2. Panic. Amazon has a proven ability to change how customers consume products. Remember, it started with one simple thing – and not only did it disrupt how customers buy books, it changed how they consume the written word altogether. That’s big.
3. Make a plan. If you aren’t thinking about how you collect, analyze and action data in your stores, you are definitely behind.
4. Focus. Start with your shoppers’ biggest pain points and work from there. Don’t try to boil the ocean, but do try to remove some of those points of friction from their experience.
5. Be bold. Part of having an effective plan is being willing to go way outside of the box. Will all of the technology work? Probably not, but you will learn a tremendous amount and you may even find a big, disruptive idea of your own.
6. Engage. Bring your business partners into the conversation and try to find ways to leverage data and information across silos – or better yet, tear those silos down.
7. Educate yourself. Understand some of the in’s and out’s of the technologies available – even if you aren’t a “technology person.” Understanding the technology even to a certain degree will make it much easier to think about how to solve the problems of today.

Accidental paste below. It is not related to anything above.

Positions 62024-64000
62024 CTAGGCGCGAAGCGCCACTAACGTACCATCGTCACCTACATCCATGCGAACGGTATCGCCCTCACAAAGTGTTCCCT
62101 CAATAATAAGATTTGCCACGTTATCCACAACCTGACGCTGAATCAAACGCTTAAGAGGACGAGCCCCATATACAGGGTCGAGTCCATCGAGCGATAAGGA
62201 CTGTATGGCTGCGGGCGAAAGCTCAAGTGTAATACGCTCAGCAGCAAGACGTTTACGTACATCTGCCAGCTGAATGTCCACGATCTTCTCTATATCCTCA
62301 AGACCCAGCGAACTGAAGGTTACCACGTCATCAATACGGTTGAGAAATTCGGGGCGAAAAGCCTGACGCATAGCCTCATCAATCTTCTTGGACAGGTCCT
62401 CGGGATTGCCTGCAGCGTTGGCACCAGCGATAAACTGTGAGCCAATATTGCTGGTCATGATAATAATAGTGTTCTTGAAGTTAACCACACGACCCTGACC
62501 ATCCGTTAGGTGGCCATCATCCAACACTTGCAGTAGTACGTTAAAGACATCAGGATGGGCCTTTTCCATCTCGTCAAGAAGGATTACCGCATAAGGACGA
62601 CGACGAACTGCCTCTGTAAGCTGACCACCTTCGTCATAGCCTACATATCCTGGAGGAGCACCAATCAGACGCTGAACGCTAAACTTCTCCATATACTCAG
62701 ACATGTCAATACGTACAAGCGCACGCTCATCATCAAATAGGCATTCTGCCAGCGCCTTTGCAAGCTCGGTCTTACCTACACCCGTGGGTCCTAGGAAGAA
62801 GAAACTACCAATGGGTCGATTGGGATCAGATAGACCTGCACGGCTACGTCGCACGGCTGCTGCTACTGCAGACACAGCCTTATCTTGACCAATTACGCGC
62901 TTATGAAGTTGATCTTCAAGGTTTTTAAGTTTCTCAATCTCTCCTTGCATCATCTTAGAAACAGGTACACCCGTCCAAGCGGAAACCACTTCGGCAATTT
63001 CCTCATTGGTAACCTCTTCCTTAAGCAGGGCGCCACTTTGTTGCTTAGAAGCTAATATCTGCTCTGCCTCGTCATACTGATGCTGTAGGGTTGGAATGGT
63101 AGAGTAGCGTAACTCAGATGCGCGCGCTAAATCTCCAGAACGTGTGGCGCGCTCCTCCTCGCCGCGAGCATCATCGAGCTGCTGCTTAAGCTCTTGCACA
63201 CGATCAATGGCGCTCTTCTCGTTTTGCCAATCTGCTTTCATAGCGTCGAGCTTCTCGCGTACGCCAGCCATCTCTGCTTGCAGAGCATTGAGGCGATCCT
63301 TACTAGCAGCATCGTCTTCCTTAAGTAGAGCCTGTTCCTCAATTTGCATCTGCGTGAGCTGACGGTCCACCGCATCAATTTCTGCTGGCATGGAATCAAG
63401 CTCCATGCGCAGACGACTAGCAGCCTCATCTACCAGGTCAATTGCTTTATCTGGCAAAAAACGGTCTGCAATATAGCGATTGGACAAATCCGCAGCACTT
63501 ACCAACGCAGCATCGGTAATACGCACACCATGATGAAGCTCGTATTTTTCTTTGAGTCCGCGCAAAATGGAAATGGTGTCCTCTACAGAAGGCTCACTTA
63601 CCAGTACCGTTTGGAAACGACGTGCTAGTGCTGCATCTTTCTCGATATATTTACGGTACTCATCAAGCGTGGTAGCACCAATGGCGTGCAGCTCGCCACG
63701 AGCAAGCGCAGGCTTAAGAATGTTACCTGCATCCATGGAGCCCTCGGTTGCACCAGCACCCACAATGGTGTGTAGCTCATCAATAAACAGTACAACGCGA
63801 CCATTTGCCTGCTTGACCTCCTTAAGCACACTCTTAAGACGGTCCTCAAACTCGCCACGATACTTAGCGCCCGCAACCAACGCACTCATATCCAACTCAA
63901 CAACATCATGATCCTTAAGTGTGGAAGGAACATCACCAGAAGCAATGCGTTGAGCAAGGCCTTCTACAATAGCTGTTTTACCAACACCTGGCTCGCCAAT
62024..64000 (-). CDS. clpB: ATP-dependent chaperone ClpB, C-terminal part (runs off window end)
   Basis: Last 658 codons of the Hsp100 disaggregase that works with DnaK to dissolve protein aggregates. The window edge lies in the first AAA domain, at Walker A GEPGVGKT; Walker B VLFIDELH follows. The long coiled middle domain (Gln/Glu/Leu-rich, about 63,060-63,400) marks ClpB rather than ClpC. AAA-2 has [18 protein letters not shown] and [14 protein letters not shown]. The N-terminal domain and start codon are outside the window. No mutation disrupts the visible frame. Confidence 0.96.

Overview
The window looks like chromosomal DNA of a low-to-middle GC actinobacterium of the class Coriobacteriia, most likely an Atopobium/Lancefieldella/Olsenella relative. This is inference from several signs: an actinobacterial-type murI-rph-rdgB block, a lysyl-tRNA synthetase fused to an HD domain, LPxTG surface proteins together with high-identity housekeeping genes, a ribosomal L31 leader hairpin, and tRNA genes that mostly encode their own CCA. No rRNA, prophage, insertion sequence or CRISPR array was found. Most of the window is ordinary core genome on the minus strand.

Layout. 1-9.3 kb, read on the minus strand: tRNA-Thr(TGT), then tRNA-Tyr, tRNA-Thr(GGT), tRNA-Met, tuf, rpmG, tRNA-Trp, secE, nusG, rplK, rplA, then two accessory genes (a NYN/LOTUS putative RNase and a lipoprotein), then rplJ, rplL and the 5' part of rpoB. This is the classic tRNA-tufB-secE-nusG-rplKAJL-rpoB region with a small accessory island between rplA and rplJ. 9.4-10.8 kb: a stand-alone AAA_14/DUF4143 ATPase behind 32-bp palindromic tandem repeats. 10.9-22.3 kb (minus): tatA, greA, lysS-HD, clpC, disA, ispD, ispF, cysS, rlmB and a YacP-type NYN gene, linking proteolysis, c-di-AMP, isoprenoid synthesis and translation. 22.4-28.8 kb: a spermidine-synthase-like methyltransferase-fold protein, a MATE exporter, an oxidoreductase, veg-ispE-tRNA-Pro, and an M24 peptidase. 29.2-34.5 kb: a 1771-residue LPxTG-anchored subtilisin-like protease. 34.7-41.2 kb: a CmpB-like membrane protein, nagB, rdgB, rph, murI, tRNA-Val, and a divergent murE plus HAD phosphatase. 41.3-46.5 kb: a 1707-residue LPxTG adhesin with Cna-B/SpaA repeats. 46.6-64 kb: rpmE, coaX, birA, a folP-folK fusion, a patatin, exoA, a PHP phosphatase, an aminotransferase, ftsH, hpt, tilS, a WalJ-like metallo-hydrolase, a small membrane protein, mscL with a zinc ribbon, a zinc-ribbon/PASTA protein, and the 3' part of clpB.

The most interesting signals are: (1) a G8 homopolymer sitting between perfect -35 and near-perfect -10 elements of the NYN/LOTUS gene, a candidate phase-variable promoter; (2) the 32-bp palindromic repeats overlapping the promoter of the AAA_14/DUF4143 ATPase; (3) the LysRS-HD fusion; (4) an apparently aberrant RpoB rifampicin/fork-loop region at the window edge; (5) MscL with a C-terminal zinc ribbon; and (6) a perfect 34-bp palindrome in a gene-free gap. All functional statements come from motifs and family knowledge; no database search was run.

8. Go shopping. Many retailers will admit they spend almost no time in stores other than their own. Learn from the digitally native or otherwise innovative brands or that are all disrupting in their own way – Warby Parker, Lolli & Pops, Rent the Runway, etc. are all great places to start.
Bridget Johns is head of marketing and customer experience at RetailNext.
Through its centralized SaaS platform, RetailNext automatically collects and analyzes shopper behavior data, providing retailers with insight to improve the shopper experience real time. More than 300 retailers in over 70 countries have adopted RetailNext’s analytics software and retail expertise to better understand the shopper journey.